About this site

Thanks for stopping by.  Here you can read my research shorts, which I call tidbits, and longer pieces I’ve stashed in the trove. I’ve also shared links to my writing from elsewhere as well as audio and video from recent presentations.

Is the world more complex and challenging than ever?  For some of us, yes; for others of us, the world has always been just this complex and challenging or more so.  The volume of information we can access or that is thrust upon us can make it seem like all of a sudden things are happening, and it’s all new and all newly intense.  History is helpful both for putting the kinds of issues we confront into perspective (this isn’t new, or this actually is new) and for helping us see how we have arrived at this moment.

This is a space to share my musings, my research, and my writing on subjects that range across early America, books and reading, history, the humanities, and libraries.  I’m interested in what we know, and why we know it–how we have come to know some things and not others, which is why I write about archives and libraries and historiography.  I’m passionate about the importance of seeing early America as a complex, diverse, often violent place that sits at the foundation of a great experiment in democracy.  

I’m also a fiend for the synergy of reading and writing.  I want to know more about how and why we read, how that has a specific context and history, and what role books in particular are playing in our world right now.  I read about writing, and I write about reading.

You’ll find here blog posts, tidbits or in the trove, about all of these subjects, tagged by topic, as well as lots of images related both to my research and to my work in one of the world’s great research libraries.

I’m so glad you’re here.  I hope you’ll enjoy what you find, and that you’ll share your responses on social media or by contacting me directly.


Just about every day I come across research tidbits or selections of writing that strike me as interesting or worth more thought than I can give them right then.  But I’d still like to share.  That’s what this space is for.  It’s a bit like a commonplace book, a genre I have read and written about for decades.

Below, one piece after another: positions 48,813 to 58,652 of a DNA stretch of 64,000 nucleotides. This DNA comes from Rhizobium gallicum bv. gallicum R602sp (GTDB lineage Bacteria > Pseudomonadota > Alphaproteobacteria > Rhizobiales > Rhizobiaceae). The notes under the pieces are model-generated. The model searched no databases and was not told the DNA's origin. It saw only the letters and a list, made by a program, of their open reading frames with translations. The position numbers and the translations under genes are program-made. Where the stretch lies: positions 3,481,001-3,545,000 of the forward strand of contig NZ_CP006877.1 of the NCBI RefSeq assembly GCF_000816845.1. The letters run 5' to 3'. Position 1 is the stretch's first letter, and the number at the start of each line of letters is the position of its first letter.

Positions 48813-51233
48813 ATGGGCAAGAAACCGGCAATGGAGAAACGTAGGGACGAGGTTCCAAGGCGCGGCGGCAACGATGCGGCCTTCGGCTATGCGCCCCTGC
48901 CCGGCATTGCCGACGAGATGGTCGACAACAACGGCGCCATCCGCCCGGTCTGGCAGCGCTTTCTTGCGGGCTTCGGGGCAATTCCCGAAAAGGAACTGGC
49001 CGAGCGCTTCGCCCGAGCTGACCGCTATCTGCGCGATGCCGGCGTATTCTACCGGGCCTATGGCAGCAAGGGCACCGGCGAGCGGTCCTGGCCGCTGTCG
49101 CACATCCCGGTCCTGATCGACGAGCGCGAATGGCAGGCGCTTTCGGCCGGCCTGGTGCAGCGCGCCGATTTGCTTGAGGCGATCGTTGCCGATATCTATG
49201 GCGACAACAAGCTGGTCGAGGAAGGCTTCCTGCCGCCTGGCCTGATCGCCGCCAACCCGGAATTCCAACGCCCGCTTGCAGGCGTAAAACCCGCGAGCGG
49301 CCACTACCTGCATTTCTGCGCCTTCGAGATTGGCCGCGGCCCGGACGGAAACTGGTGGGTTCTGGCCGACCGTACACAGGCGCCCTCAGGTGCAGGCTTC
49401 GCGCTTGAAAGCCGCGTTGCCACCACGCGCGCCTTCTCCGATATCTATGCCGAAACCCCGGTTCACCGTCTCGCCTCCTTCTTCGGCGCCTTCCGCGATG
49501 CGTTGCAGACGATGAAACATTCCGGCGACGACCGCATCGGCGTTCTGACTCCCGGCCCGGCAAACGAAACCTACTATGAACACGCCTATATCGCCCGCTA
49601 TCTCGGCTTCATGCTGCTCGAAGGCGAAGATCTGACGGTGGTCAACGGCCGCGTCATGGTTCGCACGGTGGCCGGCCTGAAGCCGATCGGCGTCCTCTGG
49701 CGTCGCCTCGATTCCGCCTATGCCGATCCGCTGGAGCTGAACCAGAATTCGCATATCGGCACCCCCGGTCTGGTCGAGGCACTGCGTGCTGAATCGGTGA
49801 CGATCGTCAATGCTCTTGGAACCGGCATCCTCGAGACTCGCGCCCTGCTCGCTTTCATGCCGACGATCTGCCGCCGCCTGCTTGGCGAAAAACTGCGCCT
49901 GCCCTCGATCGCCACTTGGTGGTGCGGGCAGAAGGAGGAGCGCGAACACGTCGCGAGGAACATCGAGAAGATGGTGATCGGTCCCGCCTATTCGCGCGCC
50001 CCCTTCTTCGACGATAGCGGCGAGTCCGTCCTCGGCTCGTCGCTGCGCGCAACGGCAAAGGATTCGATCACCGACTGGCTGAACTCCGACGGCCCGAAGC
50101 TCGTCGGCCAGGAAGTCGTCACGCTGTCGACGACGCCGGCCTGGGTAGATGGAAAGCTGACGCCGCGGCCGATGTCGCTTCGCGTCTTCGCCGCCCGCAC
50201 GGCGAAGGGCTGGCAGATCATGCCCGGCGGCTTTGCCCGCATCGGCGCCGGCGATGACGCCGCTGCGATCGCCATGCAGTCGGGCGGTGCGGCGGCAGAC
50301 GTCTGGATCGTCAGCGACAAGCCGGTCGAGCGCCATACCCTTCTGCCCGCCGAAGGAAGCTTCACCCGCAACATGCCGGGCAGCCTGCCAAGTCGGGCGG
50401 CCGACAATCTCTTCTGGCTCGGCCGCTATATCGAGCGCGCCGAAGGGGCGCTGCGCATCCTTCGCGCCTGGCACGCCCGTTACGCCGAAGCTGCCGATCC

What’s Missing

If you spend any time at all in archives of early American material, you will stumble over genealogies. Lots of ways and types of producing

The Watermans in Your Pocket.

“Hannah Waterman Her Book and Hand wrote at Warwick January 14 AD 1770” is a family record book, just 16 pages, comprised of folded and

Benjamin Franklin, Genealogist.

It’s a good day to note that Benjamin Franklin’s Autobiography, the famous progenitor of the self-made man, the independent, meritorious American (okay we know that’s

Virginia’s Inheritances

This past week the Washington Post published a terrific piece of investigative reporting by Julia Weil on the Coles family and what they inherited in

Family Connection

Nov 16, 2022 Genealogy
Genealogy is not just an activity that people are doing now; obviously genealogical work has a history or I wouldn’t be writing a book about

The Forger’s Family Records

Nov 4, 2022 Uncategorized
With the Netflix documentary, Murder Among the Mormons, putting forger Mark Hofmann back in the news, I’m reminded of an early American connection between family


When I started this blog about 6 years ago, I wanted a space where I could write somewhat casually.  I love writing for other outlets and for specific audiences, including in my position now at the John Carter Brown Library and Brown University and previously at the Omohundro Institute and William & Mary.  But here I’m just writing about whatever strikes me – and without the benefit of an editor!